Friday, January 2, 2009

The Culture of Victimhood

One of my favorite episodes from the late and lamented comic strip Calvin and Hobbes shows Calvin, the six-year-old Everyman, exclaiming, “Nothing that happens is my fault! My family is dysfunctional and my parents won’t empower me! Consequently, I’m not self-actualized! My behavior is addictive functioning in a disease process of toxic codependency! I need holistic healing and wellness before I’ll accept any responsibility for my actions!”

Hobbes replies, “One of us needs to stick his head in a bucket of ice water.”

Calvin marches on, proclaiming, “I love the culture of victimhood.”

This seems to have been the mantra of the conservative movement and the Republican party in particular in 2008, and it will likely continue on as the Bush administration whimpers to an end. Everything bad that happened on their watch wasn’t their fault. No one could have predicted that Osama bin Laden would fly planes into skyscrapers. No one could have predicted that a major hurricane would strike the Gulf Coast and break the levees. No one foresaw that there would be a terrible backlash of terrorism and hatred against Americans unilaterally attacking and invading a sovereign country ruled by a braggart dictator, and that invading said country would need a lot more than just a few thousand troops. No one could have predicted that the housing bubble and the E-Z credit market would burst because of lax regulation and insider connections on Wall Street and bring down major brokerage houses and threaten the existence of the last major manufacturing companies in the United States. And no one could have predicted that putting politics ahead of competency would give us a government of loyalists who couldn’t run a business on their own but voted the right way in 2000.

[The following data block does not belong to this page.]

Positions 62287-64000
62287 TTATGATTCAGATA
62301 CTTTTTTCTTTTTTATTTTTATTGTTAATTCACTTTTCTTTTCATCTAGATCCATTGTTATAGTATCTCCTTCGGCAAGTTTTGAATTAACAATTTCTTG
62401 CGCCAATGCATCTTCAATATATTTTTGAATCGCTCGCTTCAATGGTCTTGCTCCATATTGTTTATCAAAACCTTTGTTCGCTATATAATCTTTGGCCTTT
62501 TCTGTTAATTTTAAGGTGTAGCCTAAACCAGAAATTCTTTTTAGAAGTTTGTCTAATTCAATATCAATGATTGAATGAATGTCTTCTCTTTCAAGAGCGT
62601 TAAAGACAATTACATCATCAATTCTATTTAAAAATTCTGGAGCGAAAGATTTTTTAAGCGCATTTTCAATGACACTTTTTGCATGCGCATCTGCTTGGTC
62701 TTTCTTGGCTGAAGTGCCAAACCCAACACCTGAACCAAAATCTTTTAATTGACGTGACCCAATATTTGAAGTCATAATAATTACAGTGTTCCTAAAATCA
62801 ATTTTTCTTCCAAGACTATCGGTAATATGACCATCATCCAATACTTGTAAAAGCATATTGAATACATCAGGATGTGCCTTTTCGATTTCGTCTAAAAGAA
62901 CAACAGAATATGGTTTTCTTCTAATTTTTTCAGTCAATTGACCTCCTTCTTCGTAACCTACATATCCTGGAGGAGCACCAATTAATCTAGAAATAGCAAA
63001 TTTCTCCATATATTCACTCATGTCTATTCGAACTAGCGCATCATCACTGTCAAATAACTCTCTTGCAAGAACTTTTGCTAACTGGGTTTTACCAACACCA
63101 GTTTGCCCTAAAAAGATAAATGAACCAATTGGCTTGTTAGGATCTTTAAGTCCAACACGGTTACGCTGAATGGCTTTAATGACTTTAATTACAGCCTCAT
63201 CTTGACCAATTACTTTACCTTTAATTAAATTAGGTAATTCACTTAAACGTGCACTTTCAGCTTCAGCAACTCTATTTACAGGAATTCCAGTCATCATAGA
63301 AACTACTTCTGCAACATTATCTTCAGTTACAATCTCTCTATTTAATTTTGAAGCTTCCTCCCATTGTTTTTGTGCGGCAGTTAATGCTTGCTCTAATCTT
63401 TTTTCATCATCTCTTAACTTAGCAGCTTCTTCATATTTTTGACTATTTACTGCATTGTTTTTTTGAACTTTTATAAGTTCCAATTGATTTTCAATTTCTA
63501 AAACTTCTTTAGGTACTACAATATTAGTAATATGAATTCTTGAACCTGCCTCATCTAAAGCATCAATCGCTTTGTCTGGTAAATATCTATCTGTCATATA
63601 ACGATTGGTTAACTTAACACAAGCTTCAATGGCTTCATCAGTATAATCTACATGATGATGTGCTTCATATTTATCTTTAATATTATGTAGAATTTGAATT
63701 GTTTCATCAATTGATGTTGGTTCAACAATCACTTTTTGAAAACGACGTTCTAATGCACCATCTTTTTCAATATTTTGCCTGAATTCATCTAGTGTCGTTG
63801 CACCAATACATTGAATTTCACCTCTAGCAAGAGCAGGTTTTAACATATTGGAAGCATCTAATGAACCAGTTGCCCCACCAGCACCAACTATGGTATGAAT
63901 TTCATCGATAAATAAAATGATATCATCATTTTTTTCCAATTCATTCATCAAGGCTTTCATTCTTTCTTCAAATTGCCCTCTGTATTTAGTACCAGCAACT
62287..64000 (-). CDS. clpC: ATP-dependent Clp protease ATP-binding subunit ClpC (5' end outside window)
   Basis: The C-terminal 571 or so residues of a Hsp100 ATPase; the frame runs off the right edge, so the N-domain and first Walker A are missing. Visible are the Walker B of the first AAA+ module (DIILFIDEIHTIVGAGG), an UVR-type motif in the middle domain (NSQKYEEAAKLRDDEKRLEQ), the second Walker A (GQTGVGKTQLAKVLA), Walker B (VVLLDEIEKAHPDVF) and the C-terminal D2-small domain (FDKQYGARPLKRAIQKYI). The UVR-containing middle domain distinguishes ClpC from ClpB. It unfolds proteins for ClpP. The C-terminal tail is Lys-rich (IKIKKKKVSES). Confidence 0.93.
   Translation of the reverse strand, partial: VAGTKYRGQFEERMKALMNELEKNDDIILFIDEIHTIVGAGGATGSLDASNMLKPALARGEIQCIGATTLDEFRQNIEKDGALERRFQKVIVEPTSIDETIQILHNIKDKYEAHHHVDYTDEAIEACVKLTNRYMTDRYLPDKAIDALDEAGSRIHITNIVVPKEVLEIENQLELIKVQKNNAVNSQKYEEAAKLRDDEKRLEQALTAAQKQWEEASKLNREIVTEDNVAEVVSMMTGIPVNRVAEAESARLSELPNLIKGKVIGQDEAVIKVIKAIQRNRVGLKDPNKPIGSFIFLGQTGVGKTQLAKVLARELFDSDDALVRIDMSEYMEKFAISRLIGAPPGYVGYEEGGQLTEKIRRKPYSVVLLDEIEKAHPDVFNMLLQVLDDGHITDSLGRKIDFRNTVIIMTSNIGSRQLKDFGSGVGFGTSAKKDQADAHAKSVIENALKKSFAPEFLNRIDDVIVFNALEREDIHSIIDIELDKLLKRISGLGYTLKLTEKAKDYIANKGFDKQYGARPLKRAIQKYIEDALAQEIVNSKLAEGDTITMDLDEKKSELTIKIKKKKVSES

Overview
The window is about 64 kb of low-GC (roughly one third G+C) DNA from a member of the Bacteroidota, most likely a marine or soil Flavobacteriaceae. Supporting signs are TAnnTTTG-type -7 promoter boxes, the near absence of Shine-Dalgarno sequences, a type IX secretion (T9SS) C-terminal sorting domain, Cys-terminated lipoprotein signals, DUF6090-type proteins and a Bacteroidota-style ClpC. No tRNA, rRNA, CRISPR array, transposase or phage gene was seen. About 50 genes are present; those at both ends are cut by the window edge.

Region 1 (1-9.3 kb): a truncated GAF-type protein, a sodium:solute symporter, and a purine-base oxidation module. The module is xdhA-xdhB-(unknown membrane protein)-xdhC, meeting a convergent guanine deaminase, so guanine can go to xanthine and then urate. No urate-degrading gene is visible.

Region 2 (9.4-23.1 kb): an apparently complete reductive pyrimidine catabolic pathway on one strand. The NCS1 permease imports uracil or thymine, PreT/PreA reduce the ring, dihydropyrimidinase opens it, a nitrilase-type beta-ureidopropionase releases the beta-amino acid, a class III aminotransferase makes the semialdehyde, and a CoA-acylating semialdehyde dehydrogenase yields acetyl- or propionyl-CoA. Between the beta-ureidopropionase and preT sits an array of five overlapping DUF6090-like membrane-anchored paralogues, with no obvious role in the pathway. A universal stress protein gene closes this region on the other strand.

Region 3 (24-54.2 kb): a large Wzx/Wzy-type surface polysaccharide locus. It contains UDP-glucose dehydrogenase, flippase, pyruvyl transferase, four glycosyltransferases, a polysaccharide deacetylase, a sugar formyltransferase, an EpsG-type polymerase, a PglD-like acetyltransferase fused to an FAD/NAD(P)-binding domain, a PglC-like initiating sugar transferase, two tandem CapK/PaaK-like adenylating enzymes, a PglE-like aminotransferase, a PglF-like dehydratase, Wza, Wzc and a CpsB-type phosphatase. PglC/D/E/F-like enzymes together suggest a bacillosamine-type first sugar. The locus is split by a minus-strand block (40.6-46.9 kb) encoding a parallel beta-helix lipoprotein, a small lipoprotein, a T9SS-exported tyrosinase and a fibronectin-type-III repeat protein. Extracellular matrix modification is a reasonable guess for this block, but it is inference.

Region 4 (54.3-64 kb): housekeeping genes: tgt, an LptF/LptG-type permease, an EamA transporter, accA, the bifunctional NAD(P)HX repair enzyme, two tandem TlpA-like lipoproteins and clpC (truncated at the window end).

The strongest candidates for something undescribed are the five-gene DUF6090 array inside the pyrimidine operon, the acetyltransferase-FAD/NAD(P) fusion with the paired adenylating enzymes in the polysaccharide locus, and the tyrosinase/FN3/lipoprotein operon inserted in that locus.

Except, in every case, a lot of people did predict that all of those things would happen, and some of them lost their jobs for having the temerity to point it out.

This is not altogether a surprise from the party that calls on everyone else to show personal responsibility — wags their finger and shakes their jowls at everyone else for their moral and political failings — yet populates the prisons with their own senators on the take. It’s not that the Democrats or anyone else doesn’t have these failings, too, but at least they don’t go around raising money on someone else’s hypocrisy. And for a party that calls itself the bastions of more freedom and limited government, they certainly seem to have a list of exceptions that include women controlling their uterus, same-sex couples wishing to get married or adopt children, or failing banks that need a hand-out so they can still have their big Christmas party blow-out and year-end bonuses.

And yet when they’re held to account for it, they’re the victims here. Alberto Gonzales says he is just as much a victim of terrorism as everyone else and honestly can’t understand what he did to earn him so much scorn. Vice President Dick Cheney has no idea why his poll numbers are so low, but then, he says he doesn’t care about things like that. White House Chief of Staff Josh Bolten and National Security Adviser Stephen Hadley can’t understand why America couldn’t see what a likable and compassionate person George W. Bush really is.